DETROIT (AP) — An Alabama company that made a tractor-trailer hitch involved in a deadly Ohio crash last year is bowing to government pressure and will recall 6,800 hitches.
Fontaine Fifth Wheel of Trussville, Alabama, agreed to the recall in August, according to documents posted Thursday by the National Highway Traffic Safety Administration.
The agency began investigating the hitches in June, 17 months after a 12-ton semi-trailer loaded with groceries came loose from its tractor and plowed into oncoming traffic east of Cincinnati. Two men driving pickup trucks were killed in the Jan. 24, 2014 crash on a twisty, snow-lined hill along U.S. 50.
Fontaine said in documents filed with the agency that the hitch locking mechanisms can be damaged over time by truck operators who don't follow proper coupling and maintenance procedures. The hitches are designed to lock a pin from the trailer in a hole and hold it while the truck is moving. But the documents say "cumulative damage" can cause the hitch lock to malfunction or even fail.
Fontaine will replace the defective hitches with another model that has a different locking mechanism. It stopped making the suspect hitches in 2013.
In documents, the company, which is part of Warren Buffett's Berkshire Hathaway Inc., said that the recalled hitches were sold to Daimler, Volvo, Mack, Navistar, Kenworth and Peterbilt.
Fontaine said in a statement that it does not believe the hitches are defective when properly operated or maintained, but after further discussion with NHTSA, the company decided to do a recall "in the interest of bringing a timely and efficient resolution to this issue."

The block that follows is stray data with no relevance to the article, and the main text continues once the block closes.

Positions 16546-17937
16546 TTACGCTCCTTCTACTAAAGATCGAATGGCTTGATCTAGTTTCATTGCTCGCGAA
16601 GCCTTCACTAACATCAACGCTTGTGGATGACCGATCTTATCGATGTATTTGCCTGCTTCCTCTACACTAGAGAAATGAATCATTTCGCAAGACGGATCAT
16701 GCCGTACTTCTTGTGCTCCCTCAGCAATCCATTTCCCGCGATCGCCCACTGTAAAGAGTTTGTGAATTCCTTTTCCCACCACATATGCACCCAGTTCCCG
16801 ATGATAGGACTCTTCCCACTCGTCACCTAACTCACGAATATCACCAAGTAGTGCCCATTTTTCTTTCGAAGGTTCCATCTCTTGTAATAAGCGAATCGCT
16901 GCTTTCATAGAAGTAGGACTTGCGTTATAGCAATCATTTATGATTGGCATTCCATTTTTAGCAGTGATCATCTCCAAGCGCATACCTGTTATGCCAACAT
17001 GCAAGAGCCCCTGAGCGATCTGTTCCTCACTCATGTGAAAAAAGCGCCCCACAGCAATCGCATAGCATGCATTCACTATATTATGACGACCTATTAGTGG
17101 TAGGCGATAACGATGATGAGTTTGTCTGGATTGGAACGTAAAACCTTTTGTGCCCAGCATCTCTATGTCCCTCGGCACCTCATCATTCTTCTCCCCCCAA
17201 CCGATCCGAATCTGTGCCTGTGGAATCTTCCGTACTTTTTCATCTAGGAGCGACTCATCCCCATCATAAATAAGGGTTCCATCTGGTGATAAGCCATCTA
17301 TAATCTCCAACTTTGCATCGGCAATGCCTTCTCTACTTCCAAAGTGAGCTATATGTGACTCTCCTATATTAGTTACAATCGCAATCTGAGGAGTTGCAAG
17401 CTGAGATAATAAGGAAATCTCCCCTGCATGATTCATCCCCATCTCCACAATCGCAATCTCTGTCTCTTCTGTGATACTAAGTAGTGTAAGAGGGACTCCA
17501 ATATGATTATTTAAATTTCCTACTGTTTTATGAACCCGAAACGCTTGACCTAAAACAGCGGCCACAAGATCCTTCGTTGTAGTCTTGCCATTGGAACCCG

NHTSA spokesman Gordon Trowbridge wouldn't say if the recall would cause the agency to halt its investigation.
The nearly 1 ½ year gap between the crash and investigation brought renewed criticism of NHTSA from critics who say the agency had trouble analyzing its own data to spot problems. The agency's new director says that reforms are in progress.
The crash also resulted in criminal charges against Michael Simpson, 62, the truck's driver, after police determined that he didn't properly inspect the tractor-trailer connection.
The Ohio State Highway Patrol, which investigated the case, found that the hitch didn't lock due to a combination of the minus 4 degree temperature and a buildup of frozen grease on the pin and receiver.
The crash occurred about 6:30 a.m. on a hill known locally as "Devil's Backbone," as Simpson was en route to an IGA store. The trailer came loose from its hitch and tore across the side of Michael Brown's Chevrolet Silverado, killing the 43-year-old father of three. Then it hit Shawn Wilson's Dodge Ram head-on, killing the 39-year-old father who had one daughter.
Simpson was convicted earlier this year of vehicular manslaughter, a misdemeanor. His commercial driver's license was suspended for 90 days and he got a year's probation. His attorney, Hunter Havens of Cleveland, said he was analyzing the recall documents and would discuss the case with his client before deciding whether to comment.
Simpson and the truck line he was driving for still face civil lawsuits in Clermont County, Ohio. A judge recently set deadlines in 2016 for pretrial filings. An attorney representing insurance companies in the cases didn't immediately respond to a request for comment.
A message was also left for the prosecuting attorney in the vehicular manslaughter case.
Dan Sewell contributed to this report from Cincinnat